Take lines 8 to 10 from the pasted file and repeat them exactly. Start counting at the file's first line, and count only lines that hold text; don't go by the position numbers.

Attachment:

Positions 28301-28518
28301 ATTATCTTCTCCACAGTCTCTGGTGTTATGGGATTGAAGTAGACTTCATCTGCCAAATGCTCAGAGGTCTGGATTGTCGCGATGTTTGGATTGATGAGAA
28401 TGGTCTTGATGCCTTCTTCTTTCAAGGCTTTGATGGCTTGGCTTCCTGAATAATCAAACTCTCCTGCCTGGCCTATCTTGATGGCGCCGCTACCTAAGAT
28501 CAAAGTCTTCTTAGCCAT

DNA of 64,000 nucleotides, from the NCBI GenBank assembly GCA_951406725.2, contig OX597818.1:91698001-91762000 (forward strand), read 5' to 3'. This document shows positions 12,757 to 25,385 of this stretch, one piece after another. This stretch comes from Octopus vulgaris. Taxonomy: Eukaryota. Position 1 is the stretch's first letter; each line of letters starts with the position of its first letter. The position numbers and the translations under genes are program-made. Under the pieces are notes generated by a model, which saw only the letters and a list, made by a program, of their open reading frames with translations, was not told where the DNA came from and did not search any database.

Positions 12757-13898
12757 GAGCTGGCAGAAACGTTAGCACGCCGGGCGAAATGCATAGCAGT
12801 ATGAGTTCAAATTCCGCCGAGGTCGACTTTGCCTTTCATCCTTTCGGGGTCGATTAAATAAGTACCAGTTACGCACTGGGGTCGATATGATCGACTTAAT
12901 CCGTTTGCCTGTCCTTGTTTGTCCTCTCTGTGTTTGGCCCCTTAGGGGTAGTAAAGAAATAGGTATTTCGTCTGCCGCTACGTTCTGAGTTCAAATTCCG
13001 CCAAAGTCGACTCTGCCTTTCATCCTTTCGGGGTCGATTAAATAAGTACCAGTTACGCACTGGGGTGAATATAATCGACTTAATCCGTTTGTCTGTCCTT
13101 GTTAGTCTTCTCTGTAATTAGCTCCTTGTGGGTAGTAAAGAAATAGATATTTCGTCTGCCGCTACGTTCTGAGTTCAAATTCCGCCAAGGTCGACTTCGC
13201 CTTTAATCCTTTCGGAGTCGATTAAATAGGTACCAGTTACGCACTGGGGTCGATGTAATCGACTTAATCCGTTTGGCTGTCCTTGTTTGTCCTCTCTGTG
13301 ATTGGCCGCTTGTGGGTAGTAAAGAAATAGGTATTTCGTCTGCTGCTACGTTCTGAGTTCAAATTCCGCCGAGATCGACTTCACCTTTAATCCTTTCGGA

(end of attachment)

12801 ATGAGTTCAAATTCCGCCGAGGTCGACTTTGCCTTTCATCCTTTCGGGGTCGATTAAATAAGTACCAGTTACGCACTGGGGTCGATATGATCGACTTAAT
12901 CCGTTTGCCTGTCCTTGTTTGTCCTCTCTGTGTTTGGCCCCTTAGGGGTAGTAAAGAAATAGGTATTTCGTCTGCCGCTACGTTCTGAGTTCAAATTCCG
13001 CCAAAGTCGACTCTGCCTTTCATCCTTTCGGGGTCGATTAAATAAGTACCAGTTACGCACTGGGGTGAATATAATCGACTTAATCCGTTTGTCTGTCCTT